“Discerning the Good in Ourselves,” Liahona, September 2021
For most of my life, I have defined the gift of discernment as being able to recognize right from wrong, truth from error. While that is a critical part of the gift, I recently learned there is more to it.
I found a treasure in the footnotes of a talk given in the April 2020 general conference. A speaker quoted President Stephen L Richards (1879–1959), former First Counselor in the First Presidency, who said, “The highest type of discernment is that which perceives in others and uncovers for them their better natures, the good inherent within them.”1
Doesn’t that sound like poetry?
The Holy Ghost can help us uncover the good inherent in others. The truth of that statement was so sweet to me that I wanted to learn more. I found that Elder David A. Bednar of the Quorum of the Twelve Apostles also taught that the gift of discernment helps us “find and bring forth the good that may be concealed in us.”2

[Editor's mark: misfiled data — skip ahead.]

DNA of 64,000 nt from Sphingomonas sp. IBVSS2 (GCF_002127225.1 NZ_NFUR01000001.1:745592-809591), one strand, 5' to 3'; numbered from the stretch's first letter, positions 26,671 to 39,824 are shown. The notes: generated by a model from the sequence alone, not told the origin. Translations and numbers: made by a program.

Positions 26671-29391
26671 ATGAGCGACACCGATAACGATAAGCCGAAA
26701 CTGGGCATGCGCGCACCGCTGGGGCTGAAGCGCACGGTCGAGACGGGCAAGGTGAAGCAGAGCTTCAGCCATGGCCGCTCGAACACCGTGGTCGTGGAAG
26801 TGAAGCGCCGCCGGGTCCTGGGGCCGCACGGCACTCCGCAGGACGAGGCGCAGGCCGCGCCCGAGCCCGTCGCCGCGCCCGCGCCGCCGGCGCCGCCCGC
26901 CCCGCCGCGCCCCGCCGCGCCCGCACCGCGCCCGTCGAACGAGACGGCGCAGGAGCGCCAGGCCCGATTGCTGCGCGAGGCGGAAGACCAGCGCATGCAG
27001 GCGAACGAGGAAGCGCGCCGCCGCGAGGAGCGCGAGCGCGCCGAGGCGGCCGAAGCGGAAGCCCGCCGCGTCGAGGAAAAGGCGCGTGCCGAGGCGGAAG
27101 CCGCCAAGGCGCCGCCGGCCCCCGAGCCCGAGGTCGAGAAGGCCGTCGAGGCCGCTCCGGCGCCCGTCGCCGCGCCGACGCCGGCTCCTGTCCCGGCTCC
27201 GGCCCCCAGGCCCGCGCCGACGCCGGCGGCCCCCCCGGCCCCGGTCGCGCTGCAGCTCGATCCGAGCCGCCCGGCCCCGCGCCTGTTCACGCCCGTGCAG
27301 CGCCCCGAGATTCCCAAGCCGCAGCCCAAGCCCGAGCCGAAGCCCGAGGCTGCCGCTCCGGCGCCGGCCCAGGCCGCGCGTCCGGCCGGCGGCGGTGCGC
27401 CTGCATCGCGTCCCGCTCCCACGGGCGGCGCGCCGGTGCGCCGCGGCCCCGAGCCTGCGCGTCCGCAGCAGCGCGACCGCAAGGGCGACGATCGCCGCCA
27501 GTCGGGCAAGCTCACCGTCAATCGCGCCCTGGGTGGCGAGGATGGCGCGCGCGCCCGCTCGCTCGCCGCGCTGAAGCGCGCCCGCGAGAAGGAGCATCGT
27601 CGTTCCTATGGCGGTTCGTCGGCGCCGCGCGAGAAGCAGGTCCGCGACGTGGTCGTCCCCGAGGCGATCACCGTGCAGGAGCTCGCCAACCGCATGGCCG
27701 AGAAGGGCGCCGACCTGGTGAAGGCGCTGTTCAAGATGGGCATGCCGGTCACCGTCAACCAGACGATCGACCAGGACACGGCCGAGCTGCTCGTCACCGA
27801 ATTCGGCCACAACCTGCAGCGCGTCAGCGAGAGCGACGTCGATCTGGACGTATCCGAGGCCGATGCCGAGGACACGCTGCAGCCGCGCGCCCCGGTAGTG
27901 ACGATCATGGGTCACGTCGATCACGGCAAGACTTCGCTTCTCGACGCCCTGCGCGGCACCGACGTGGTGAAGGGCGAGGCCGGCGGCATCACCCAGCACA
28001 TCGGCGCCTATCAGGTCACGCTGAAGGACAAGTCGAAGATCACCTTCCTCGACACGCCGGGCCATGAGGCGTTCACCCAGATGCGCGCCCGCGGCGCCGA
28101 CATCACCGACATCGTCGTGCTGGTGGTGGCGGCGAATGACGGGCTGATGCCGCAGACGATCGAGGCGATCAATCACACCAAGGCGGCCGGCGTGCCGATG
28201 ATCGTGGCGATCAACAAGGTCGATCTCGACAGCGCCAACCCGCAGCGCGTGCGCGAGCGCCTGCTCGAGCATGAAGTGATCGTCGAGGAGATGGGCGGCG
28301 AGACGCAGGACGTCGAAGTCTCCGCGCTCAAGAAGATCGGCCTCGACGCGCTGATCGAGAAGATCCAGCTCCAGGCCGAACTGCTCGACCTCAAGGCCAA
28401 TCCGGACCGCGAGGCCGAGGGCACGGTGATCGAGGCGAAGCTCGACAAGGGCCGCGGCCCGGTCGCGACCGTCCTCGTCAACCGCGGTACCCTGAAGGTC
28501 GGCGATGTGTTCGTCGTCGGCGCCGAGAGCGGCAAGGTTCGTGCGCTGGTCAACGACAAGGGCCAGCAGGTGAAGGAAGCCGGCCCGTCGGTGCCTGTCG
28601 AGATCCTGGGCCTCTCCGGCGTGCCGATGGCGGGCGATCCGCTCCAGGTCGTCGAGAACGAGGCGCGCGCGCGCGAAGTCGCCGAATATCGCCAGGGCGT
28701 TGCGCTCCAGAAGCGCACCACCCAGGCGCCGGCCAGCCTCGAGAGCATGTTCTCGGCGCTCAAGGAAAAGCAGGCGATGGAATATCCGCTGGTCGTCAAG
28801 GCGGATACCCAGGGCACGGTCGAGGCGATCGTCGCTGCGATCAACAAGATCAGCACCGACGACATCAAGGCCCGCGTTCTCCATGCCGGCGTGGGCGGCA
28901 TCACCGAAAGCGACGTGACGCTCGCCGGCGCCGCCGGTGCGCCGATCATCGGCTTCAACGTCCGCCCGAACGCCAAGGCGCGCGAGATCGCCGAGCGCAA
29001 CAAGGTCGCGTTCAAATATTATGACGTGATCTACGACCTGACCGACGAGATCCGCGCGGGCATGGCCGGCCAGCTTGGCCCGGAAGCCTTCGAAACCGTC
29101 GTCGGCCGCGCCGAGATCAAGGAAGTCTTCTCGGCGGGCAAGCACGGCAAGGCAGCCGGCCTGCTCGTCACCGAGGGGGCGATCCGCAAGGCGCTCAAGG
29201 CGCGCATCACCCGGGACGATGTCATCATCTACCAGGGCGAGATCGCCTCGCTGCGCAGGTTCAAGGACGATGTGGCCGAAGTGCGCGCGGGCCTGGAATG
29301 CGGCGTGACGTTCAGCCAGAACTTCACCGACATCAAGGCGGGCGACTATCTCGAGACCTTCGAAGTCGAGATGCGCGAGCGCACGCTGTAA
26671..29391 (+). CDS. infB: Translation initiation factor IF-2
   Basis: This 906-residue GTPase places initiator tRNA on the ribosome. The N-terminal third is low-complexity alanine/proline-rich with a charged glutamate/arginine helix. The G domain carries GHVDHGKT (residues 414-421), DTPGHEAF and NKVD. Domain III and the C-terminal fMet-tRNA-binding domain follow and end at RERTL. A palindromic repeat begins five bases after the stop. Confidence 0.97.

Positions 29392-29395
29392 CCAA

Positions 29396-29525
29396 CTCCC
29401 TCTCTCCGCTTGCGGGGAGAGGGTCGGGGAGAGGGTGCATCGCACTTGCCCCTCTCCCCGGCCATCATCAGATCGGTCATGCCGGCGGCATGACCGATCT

Since this discovery, I’ve come to realize how important this part of the gift of discernment is. We need to find the good qualities in ourselves so that we can develop them. As we do, we will feel and act more like the children of God we really are (see Psalm 82:6; Mosiah 5:7; Moroni 7:19).
So how can we start finding the good in ourselves? Here are a few ways to get started.
It is a doctrinal truth that everyone has certain gifts from God (see Doctrine and Covenants 46:11)—and it is not vain to think about them. In fact, the Lord has asked us to! The scriptures teach us to seek “earnestly the best gifts, always remembering for what they are given” (Doctrine and Covenants 46:8; emphasis added).